jperelli jperelli - 5 months ago 34
SQL Question

What is the expected behaviour for multiple set-returning functions in select clause?

I'm trying to get a "cross join" with the result of two set-returning functions, but in some cases I don't get the "cross join", see example

Behaviour 1: When set lenghts are the same, it matches item by item from each set

postgres=# SELECT generate_series(1,3), generate_series(5,7) order by 1,2;
generate_series | generate_series
1 | 5
2 | 6
3 | 7
(3 rows)

Behaviour 2: When set lenghts are different, it "cross join"s the sets

postgres=# SELECT generate_series(1,2), generate_series(5,7) order by 1,2;
generate_series | generate_series
1 | 5
1 | 6
1 | 7
2 | 5
2 | 6
2 | 7
(6 rows)

I think I'm not understanding something here, can someone explain the expeted behaviour?

EDIT: another example, weirder than previous

postgres=# SELECT generate_series(1,2) x, generate_series(1,4) y order by x,y;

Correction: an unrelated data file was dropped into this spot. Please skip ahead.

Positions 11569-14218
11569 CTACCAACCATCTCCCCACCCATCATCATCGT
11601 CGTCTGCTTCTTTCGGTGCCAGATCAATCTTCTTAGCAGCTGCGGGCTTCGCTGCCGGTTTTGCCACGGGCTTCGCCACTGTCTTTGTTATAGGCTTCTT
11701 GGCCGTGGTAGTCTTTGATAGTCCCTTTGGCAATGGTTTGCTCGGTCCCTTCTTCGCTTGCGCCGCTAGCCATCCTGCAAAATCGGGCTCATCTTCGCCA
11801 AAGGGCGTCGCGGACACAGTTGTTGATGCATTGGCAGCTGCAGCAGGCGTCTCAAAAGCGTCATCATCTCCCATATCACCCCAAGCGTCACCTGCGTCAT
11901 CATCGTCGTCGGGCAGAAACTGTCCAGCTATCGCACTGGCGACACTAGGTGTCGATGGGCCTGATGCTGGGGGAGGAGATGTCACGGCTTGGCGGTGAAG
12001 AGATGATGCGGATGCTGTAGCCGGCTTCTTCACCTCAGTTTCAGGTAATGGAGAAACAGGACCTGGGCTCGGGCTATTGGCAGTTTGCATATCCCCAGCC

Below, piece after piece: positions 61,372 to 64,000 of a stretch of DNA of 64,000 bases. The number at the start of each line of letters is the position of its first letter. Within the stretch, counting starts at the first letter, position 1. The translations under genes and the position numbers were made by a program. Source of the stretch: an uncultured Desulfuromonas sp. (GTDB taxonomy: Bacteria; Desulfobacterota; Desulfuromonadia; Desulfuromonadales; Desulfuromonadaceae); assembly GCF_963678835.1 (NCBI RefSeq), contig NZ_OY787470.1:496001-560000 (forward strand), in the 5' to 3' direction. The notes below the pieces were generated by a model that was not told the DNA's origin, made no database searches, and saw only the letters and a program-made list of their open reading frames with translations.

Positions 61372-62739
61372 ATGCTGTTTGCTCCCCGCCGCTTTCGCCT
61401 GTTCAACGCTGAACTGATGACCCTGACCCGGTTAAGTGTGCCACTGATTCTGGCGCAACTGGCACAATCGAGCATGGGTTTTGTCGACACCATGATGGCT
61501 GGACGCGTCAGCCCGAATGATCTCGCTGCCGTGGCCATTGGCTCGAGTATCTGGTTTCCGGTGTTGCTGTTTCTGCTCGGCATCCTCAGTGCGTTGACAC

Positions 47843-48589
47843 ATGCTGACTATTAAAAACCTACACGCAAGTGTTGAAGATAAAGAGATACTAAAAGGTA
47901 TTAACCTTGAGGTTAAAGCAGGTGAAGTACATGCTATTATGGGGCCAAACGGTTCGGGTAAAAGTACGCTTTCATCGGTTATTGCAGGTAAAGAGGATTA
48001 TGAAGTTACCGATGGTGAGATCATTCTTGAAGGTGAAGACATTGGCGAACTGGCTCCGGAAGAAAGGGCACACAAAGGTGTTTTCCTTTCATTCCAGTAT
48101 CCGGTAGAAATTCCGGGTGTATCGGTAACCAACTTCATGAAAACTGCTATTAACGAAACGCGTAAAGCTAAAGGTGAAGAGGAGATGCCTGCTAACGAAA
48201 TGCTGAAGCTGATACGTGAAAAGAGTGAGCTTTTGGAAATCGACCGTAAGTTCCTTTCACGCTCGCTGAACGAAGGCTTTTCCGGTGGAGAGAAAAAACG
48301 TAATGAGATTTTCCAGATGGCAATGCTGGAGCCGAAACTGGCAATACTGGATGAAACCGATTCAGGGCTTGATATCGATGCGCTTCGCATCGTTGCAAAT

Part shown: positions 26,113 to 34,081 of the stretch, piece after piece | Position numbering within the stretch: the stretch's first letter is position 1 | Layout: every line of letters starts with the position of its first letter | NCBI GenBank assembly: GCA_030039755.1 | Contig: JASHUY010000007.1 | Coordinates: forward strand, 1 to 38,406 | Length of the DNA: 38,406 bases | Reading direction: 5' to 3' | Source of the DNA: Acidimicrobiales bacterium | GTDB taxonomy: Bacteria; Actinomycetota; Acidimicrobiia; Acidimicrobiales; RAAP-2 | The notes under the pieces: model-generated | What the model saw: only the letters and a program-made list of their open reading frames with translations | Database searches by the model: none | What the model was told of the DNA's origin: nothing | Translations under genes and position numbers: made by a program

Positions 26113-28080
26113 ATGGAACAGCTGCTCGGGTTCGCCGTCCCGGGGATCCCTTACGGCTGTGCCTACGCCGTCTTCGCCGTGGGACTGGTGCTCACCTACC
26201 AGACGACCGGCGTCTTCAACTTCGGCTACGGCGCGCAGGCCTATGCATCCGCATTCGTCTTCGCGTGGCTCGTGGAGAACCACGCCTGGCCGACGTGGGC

x | y
1 | 1
1 | 3
2 | 2
2 | 4
(4 rows)

(NOTE: I'll accept the answer that answers title's question with link to documentation.)


It's documented in the chapter SQL Functions Returning Sets, along with the recommendation to avoid it:

Note: The key problem with using set-returning functions in the select list, rather than the FROM clause, is that putting more than one set-returning function in the same select list does not behave very sensibly. (What you actually get if you do so is a number of output rows equal to the least common multiple of the numbers of rows produced by each set-returning function.) The LATERAL syntax produces less surprising results when calling multiple set-returning functions, and should usually be used instead.

Bold emphasis mine.

A single set-returning function is OK (but still cleaner in the FROM list), but multiple in the same SELECT list is discouraged now. This was a useful feature before we had LATERAL joins. Now it's merely historical ballast.